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Girls Meet Machines Through Camp

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GUELPH, Ontario, Canada, August 9, 2011—A group of girls are attending a different kind of summer camp this week in Guelph, Ontario, Canada, getting their hands dirty on the precision instruments in Linamar’s Frank Hasenfratz Centre for Excellence.

Girls camp

Fifteen girls are enrolled in the Skills Work! Camp, a weeklong Skills Canada camp aimed at encouraging young people to take a career path in the trades. While learning to shave a fraction of a millimeter off a block of plastic, the girls had an accomplished role model in their midst.

“I’ve fallen in love with machining,” said Grace Damaren, 25, a machinist with Linamar. “I love cutting metal. It seems to me that metal is more like a liquid than a solid, the way it bends to our will when we want to make things out of it. I really enjoy achieving precision parts and the satisfaction of creating things everyday.”

Damaren and her colleagues, Chris Pyke, a machinist and skilled trades coordinator at Linamar, and James Foster, a technical trainer at Linamar, demonstrated the potential machining has for breathtaking precision. They demonstrated some of the basic skills one needs to operate sophisticated instruments and machines.

The instruction was having an impression on the girls, who gawked through their goggles as Pyke shaved just a hair off the plastic block. Then it was the girls’ turn.

“I like machinery,” said Carolina Bootsma, 13, of Cambridge. “If you do something for a long time you can lose your interest in it. I don’t want to lose my interest in machinery.”

She said she is excited to see more females getting into the trades. It’s a field that is full of possibilities.

“You can do so many things with it,” she said. “You can go into mechanics. You can work on cars and make so many parts. If you’re not interested in one thing, you can move to another in the same field.”

Damaren said a woman can fairly easily fit in on the shop floor. Machining is a predominantly male trade, but she said she has been welcomed and respected in the shops were she has trained and worked.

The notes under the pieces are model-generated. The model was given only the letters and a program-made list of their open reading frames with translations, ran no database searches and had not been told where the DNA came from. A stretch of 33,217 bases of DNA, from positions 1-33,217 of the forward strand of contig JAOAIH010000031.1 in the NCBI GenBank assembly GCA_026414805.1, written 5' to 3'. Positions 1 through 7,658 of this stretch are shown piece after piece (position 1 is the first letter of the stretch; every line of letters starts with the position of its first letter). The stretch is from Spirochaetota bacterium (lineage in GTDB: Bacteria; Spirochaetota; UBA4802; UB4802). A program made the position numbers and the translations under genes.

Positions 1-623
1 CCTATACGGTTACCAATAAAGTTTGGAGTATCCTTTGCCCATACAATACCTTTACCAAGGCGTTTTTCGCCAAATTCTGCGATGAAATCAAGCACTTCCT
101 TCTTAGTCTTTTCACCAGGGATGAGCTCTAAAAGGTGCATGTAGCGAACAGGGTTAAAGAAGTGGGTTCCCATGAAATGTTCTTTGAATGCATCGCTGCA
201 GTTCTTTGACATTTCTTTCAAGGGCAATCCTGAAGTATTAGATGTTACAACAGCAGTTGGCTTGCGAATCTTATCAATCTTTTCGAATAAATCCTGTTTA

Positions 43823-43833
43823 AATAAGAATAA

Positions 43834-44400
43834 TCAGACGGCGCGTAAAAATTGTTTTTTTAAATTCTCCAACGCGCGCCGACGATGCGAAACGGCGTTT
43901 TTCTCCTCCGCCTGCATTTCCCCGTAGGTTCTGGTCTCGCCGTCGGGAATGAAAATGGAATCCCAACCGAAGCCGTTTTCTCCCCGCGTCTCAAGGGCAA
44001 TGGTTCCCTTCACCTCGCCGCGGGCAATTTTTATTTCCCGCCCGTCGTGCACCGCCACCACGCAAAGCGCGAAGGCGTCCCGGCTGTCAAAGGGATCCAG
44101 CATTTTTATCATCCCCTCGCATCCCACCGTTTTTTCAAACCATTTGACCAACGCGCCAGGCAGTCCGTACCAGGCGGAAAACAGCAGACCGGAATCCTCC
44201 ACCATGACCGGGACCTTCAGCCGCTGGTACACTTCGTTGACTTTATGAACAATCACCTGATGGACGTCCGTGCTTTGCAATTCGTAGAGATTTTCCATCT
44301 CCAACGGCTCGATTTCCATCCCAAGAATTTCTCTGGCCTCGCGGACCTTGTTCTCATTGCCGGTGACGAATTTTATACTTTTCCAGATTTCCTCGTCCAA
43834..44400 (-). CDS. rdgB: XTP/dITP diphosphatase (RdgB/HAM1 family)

“I’m excited to share with the girls the life lessons I’ve learned, not only about the trade but about finding the right career,” she said.

Shannon Skinner is Skills Canada liaison officer for the Peel and Halton area, and a co-ordinator of Skills Work! Camp. The camps are run throughout the summer in communities across Ontario, and provide students going into grades 7 and 8 with opportunities to explore careers in skilled trades and technologies.

The camps cover all five areas of the skilled trades—service, automotive, construction, industrial and technology. By Grade 8, Skinner said, kids start thinking about what they want to be when they grow up. They are open to possibilities and willing to listen.

“As part of our initiatives for our summer camps we are trying to get more young girls involved in the skilled trades and technologies,” Skinner said. “We are trying to open up doors and open up possibilities for them, so that they learn at a young age what is out there.”

Skinner is convinced that some of the girls involved in the Skills Work! Camp at Linamar will choose a career in the trades.

“The kids that come to these camps learn by doing,” she said. “This is an opportunity to take what they enjoy and turn it into a career down the road.

Source: © Metroland 2011, Metroland Media Group Ltd.


No. 20111099

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